Portland Personal Injury Attorney
Over $49 million in verdicts and settlements in 15 years.
No Win = No Fee
I handle cases on a contingency fee basis. This means: You don't owe me a legal fee unless I recover money for you.
Before you hire an attorney, make sure they are qualified. 95% of Oregon personal injury attorneys rarely, if ever, go to trial. Most are not very good at it and have had little success at trial. If you hire a lawyer who does not try cases, you are stuck taking whatever the insurance company offers. Anyone can say that they are aggressive and will fight for your rights. Make them prove it.
Without the threat of an attorney who is willing to go to trial and seek a big jury verdict, why would an insurance company pay you what your claim is really worth?
Trial attorney with experience can make the difference.
I am an experienced, aggressive trial lawyer who has tried over 140 jury trials and I have 25 years of courtroom experience as of 2018. I am not afraid to take your case to trial if that is what it takes to maximize the amount of money you recover for your personal injury. I offer one-on-one service, and I will not hand your case off to an inexperienced associate or paralegal.
Auto insurance companies do not get to determine the value of your Oregon car accident injury claim. It is up to you or a jury to determine the value of your Oregon car accident case.
Reduce the stress of making an insurance claim.
A serious injury can turn your life upside down. Making a personal injury claim can be difficult and time consuming. Once I take your case, you can stop worrying about dealing with the insurance companies and focus on recovering from your bicycle accident injuries. I take care of all of the paperwork, phone calls, and negotiations, so you can get on with your life.
Lawsuits can be expensive, and many people do not have the money to pursue their claim.
In every case, I advance all costs associated with pursuing your case and I do not ask you for a penny until we recover from the other side.
Portland Personal Injury Attorney
Michael Colbach is the main cash sponsor of the BicycleAttorney.com/racing team and Oregon Motorcycle Attorney proud to be affiliated with pro motorcycle racer Andy DiBrino.
I represent injured bicyclists. As a former bike racer myself, and currently a bicycle commuter, the bicycle accident cases that I handle are particularly meaningful to me. I started riding seriously in the mid 1990's when I sold my car and used my bicycle to commute from Wilsonville to Portland daily. I have put in over 30,000 miles on my bike and know what it is like to have to deal with careless drivers.
I have ridden thousands of miles on my street bike and know the dangers that motorcyclists face every time they get on a bike. In my experience, most motorcycle riders are very safe and cautious, as our life is on the line if we are not. I handle Oregon motorcycle injury cases as well as scooter and moped accident cases. Don't let the insurance company take advantage of you just because you are on two wheels.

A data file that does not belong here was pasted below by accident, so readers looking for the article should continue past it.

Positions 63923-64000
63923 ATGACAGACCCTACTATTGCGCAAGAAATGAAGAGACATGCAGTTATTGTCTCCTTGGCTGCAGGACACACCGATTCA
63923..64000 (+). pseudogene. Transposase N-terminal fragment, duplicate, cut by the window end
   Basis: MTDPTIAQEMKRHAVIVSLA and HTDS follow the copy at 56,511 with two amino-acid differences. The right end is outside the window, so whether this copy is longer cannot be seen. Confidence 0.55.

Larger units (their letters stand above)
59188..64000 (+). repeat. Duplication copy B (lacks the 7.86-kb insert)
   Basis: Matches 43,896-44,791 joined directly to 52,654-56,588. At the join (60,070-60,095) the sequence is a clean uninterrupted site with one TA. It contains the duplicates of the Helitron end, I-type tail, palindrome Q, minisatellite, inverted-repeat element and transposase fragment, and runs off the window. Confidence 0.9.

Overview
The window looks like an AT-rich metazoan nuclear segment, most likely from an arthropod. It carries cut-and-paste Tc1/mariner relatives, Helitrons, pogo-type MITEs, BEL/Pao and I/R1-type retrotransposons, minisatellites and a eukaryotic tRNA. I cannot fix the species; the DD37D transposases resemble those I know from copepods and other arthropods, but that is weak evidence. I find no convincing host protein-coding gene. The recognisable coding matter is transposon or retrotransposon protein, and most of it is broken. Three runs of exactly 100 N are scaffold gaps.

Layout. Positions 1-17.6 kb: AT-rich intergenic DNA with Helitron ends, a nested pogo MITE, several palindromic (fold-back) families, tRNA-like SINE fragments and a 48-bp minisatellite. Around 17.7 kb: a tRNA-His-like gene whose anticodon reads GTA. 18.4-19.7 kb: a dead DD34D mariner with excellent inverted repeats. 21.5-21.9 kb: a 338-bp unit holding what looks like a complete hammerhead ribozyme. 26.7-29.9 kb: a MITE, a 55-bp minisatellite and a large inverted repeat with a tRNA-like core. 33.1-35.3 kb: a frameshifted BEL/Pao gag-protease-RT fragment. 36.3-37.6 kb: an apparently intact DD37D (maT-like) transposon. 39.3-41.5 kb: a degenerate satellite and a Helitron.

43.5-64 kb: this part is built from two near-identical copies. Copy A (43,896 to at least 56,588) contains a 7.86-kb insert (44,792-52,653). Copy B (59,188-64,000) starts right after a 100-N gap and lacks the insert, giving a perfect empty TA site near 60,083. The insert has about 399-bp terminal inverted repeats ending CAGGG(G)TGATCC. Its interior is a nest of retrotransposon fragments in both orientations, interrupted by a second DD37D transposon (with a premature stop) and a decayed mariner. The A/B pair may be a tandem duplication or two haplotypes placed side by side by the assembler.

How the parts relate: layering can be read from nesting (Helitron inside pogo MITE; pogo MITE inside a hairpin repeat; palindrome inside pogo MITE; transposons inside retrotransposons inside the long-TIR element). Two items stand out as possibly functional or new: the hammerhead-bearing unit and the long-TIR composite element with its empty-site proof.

Click on the question link below to jump down the page to the Answer.
Use the [ FAQ Question Index] Link to return to this numbered Questions Index.
- Medical Bills, Insurance Coverage, Wage Loss, Case Evaluation
- Hiring Your Oregon Personal Injury Attorney
- Rental Property Injury Liability
- Oregon Third Party Workers Compensation Claims
- Filing a claim against an Oregon Government Entity or Oregon State Employee
- How soon after personal injury accident should I call you?
- Will I get to talk to a lawyer if I call?
- Should I call you even if I want to handle my claim myself?
- What is my claim worth?
- What is PIP?
- Does my auto insurance cover accidents when I am on my bike or a pedestrian?
- How do I know if I have a good auto accident or personal injury case?
- How long does it take to settle most personal injury cases?
- Will pursuing my personal injury case take up a lot of my time?
- Will I have to go to trial?
- Do I need an Oregon personal injury lawyer?
- What if the person who hit me does not have any insurance?
- Who pays my medical bills?
- What if my medical bills are more than my Personal Injury Protection coverage limit?
- The doctors are coming after me for unpaid bills, can you help?
- I am out of work as a result of my injuries. Can you help me?
- What can I do if they refuse to pay my medical bills?
- Do I have to pay my insurance company back for my personal injury protection benefits?
- If more than one person in my household has Oregon personal injury protection insurance can more than one policy apply?
- How much personal injury protection insurance should I buy?
- I don't want to bankrupt somebody. What happens to the person I sue?
- Do all Oregon personal injury attorneys charge the same amount?
- What do you charge to handle an Oregon personal injury case?
- Should I accept the offer that the insurance company has given me?
- Why is it important to hire a lawyer who files cases?
- How do I pay your legal fees?
- What do you charge for recovering my medical expenses?
- Are there any hidden fees?